They’re going to get married. In every single state. Just like heterosexuals, and just like blacks. Eventually, they’re going to be treated how they deserve to be treated – as equal citizens of the United States of America.
Of course, there is one condition. But more on that later.
I’m sure you’re thinking, how can I come to this conclusion? How can I be so optimistic? So idealistic? How is it possible when kids are being bullied every day just for being gay, and when well under half of the states in the US still deny gays the right to marry?
Because it all comes down to this: time. As time passes, things change. People change. Cultures change. Societies change. Change in itself, is, well, inevitable.
The evidence to support this claim is extensive. When examining gays themselves, it is clear that they have made tremendous strides in the past few decades – an example includes the repeal of “Don’t Ask, Don’t Tell.” Statistics show that acceptance of gays is on the rise, especially among Millennial youth. More and more people are starting to see through the slippery slope fallacy and realize how illogical it is to treat gays as second class citizens for no reason other than their sexuality. Countless arguments based on crazy concepts or religion have been discredited for either being nonsensical or irrelevant – after all, church and state should be considered separate, should they not?
The Fourteenth Amendment of the United States passed in 1868 states that because blacks can be considered citizens, they thus deserve the right to life, liberty and happiness – however, they never really obtained the right to these things until about 100 years later. I never said that gays would acquire equality easily or quickly – only eventually. Like my history teacher said, after the Civil War, blacks weren’t going to get their rights right away. Rather, they would have to wait until a couple of generations died out and the younger, more educated and accepting people took their places.
It is almost painfully obvious that gays deserve their rights and that they will get them – but it is truly painful to see how many people stand by and do nothing about it, and that consequently we will have to wait for possibly hundreds and hundreds of years for homosexuality to be tolerated as it should be. I don’t have any statistics to back what I’m going to say next, but it is my belief that too many individuals are simply indifferent toward gays as opposed to actually supporting them.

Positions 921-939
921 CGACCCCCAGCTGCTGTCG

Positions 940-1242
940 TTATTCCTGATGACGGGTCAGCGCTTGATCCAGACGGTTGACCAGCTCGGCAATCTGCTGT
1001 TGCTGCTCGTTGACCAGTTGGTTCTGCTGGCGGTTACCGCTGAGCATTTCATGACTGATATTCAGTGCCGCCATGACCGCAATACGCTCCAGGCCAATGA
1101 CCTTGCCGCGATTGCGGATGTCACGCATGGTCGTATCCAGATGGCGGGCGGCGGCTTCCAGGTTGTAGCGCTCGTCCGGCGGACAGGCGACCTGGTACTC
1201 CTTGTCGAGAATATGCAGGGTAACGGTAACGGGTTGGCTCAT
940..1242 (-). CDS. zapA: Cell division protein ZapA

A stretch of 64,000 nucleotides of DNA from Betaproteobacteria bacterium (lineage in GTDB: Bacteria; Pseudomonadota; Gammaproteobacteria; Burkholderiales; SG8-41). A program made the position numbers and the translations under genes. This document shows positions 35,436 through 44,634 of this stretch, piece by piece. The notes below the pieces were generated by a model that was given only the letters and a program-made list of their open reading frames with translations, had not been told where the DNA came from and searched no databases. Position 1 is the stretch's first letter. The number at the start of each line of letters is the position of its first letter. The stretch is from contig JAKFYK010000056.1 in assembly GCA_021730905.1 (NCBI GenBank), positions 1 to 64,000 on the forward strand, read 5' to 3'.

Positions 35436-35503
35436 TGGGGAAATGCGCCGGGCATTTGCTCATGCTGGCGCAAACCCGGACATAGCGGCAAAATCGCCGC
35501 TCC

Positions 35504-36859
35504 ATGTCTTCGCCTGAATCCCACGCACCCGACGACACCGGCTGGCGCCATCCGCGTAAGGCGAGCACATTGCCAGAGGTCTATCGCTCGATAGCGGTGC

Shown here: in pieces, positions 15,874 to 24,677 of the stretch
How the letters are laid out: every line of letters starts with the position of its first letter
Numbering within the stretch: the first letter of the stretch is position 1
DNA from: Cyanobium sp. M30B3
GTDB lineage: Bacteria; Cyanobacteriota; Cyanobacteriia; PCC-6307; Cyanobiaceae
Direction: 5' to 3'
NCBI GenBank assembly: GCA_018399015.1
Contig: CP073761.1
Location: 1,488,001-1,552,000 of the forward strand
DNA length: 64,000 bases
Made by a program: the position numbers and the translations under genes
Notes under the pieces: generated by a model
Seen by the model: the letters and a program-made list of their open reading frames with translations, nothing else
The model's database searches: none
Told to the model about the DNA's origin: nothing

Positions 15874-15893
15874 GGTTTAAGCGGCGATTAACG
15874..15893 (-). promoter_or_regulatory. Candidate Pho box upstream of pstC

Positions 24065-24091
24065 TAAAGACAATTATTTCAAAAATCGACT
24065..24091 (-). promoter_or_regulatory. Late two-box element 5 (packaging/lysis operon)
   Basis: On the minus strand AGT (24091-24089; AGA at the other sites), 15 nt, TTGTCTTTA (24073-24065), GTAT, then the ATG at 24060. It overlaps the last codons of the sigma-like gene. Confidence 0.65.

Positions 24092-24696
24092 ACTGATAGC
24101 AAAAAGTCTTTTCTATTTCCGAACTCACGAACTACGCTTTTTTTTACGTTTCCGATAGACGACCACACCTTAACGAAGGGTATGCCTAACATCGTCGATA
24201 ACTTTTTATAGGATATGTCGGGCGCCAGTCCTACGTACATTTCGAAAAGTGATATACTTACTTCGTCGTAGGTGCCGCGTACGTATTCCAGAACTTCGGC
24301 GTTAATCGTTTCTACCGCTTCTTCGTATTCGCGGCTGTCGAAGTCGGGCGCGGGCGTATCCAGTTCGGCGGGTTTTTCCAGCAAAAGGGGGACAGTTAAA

Don’t get me wrong, indifference is much better than intolerance. However, this brings me to my one condition as to whether or not gays will ever get their rights: as long as people actively participate in the movement – the movement of gay rights – then one day, everything will work out and gays will be able to get married and adopt kids and do whatever a heterosexual couple can do. The time it takes for that to be accomplished directly correlates with the amount of people contributing to supporting gays – be it by spreading the word among friends and family members, attempting to educate people through lecturing, writing, etc., or simply standing up for someone who is being taunted because of their sexuality.
(words cannot express how much I love this video, and Zach Wahls’s speech)
Overall, this post serves as my stand on gays and gay rights. The time will come when high school students, like me, read in their textbooks about how gays were treated differently by others – separately but equally, if you will – and wonder why the ignorant people within our time period could have failed to treat their fellow human beings with tolerance as opposed to hate. Do you want to be remembered as one of those people? Or do you want to be remembered as someone who ascended above the narrow-mindedness of their time? Someone who, despite all odds, helped one of the most important and inevitable movements of their time succeed?
Thoughts? This post was inspired by the myriad of gay rights pages and videos I’ve been viewing lately – if you follow me on Twitter, you can tell that I’ve really been waving the rainbow flag lately. I hope you are too, and I hope you’re having a nice day as well! Till next time.